A bioflavonoid complex, including quercetin, hesperidin, and rutin, was to be taken separately or in combination with vitamin C. Similarly, vitamin D3 (cholecalciferol) was to be taken separately or as part of a combined formula.

Healthy fats and oils recommended by the program included a fish oil-based supplement with eicosapentaenoic acid (EPA) and docosahexaenoic acid (DHA). An alternative for participants who elected not to eat fish, which was optional in the diet, was a flaxseed oil supplement. Also recommended was gamma linolenic acid, found in borage oil, evening primrose oil, and black currant seed oil.

Three other recommended supplements were L-carnosine to promote the longevity of cells; L. acidophilus and B. bifidum to optimize the balance of the small and large intestines; and phosphatidylcholine to support brain and liver function.

The exercise component of the intervention included both aerobic and resistance training. For the aerobic portion, the program recommended at least 45 minutes of cardiac conditioning a day in which participants sustained 70% of their optimal heart rate. We suggested power walking as one effective form of aerobic exercise.42,43(See the "Literature Citations" included with this article for 44 more references on exercise.) Although exercise produces harmful free radicals, we corrected for that factor in the lifestyle program by emphasizing the consumption of antioxidants. Resistance training was to be done for a half-hour a day, working on every muscle group in the body.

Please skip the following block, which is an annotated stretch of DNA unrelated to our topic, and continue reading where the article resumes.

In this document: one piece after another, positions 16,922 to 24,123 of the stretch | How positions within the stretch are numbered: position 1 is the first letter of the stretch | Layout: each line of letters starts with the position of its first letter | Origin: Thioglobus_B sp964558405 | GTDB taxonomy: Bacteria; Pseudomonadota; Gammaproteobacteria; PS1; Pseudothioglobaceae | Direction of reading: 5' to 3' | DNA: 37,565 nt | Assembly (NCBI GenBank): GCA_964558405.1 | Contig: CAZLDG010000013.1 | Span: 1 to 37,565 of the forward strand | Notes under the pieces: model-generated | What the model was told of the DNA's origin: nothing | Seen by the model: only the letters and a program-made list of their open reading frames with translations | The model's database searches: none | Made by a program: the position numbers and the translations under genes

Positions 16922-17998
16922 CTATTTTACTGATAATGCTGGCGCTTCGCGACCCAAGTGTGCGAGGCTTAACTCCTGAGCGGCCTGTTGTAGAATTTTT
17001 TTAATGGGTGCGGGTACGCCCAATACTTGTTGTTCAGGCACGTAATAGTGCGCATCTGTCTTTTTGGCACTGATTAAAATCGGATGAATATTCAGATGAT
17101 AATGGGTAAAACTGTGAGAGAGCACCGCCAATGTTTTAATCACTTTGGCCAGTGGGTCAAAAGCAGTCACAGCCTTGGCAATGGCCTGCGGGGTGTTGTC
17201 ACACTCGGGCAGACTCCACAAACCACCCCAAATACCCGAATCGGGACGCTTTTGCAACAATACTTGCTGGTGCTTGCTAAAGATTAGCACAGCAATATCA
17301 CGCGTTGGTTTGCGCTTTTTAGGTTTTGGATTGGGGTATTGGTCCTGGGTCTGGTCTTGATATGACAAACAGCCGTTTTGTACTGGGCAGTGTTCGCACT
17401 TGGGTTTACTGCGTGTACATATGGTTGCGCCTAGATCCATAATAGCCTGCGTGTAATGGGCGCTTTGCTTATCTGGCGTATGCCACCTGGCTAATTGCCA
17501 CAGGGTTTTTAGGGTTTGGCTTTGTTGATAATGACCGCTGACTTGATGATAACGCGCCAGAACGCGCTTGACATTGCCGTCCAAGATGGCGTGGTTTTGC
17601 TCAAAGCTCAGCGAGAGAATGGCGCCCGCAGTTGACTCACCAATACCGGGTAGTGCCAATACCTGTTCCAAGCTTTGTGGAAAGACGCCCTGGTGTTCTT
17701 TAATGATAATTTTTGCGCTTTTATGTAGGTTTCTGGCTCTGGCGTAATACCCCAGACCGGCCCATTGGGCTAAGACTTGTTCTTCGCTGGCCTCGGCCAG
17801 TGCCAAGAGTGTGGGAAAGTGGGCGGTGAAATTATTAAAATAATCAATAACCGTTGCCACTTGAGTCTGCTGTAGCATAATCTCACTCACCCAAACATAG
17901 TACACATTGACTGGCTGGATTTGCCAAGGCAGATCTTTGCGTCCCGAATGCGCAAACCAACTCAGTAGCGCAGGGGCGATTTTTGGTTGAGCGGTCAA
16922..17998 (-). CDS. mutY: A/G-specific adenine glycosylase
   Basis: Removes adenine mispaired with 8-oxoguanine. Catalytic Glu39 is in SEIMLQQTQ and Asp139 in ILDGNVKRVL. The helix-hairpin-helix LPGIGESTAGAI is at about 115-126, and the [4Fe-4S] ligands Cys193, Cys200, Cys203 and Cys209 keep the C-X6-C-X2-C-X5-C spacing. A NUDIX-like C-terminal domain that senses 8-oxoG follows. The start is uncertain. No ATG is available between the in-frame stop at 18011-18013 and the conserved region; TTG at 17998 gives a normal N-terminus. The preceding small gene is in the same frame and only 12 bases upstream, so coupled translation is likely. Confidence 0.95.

Stress Management
The relaxation/meditation component recommended a minimum of two half-hour sessions per day of techniques such as Tai Chi,44 qi gong,45 meditation,46 prayer,47 yoga,48 journal writing,49 listening to calming music,50 or walking. (See the "Literature Citations" included with this article for more than 65 references on stress management/relaxation techniques.)

Self-Actualization Leading to Self-Empowerment
Participants required emotional and physical support to adopt lifestyle behaviors that often differed from the habits that had negatively affected their health and contributed to hair and skin problems. We provided the necessary support through group counseling sessions, hands-on exercise demonstration, and a "buddy system" that allowed small groups of participants to talk and support each other throughout the study period. Coaching included education on the benefits of a vegetarian diet for greater health.

It also was important for participants to change their attitude toward the specific components of the program, such as vegetarian eating and daily exercise, and toward any toxic relationships they had in their lives. Those who developed a good attitude were better able to make the necessary changes and achieve positive results. In some cases, participants had to develop new social networks to comply with the nutritional requirements of the program because they differed so much from the standard American diet. They formed new relationships with people who would support their dietary and attitudinal changes.

Environmental Hygiene
For the personal environment component of the study, participants were asked to reduce their exposure to air pollutants, allergens, toxins, and electromagnetic fields in their living and work environments.51,52Some participants had to do a complete overhaul of their living and work spaces to eliminate clutter, find nontoxic cleaning products, reduce dry cleaning, etc. Others had to evaluate their homes, workplaces, and neighborhoods and make major changes to lessen their environmental exposure to toxins.